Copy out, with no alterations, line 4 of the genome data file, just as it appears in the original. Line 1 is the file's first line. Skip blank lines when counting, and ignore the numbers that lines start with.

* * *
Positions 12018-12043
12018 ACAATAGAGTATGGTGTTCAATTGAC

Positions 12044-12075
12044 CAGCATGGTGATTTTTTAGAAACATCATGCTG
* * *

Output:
12044 CAGCATGGTGATTTTTTAGAAACATCATGCTG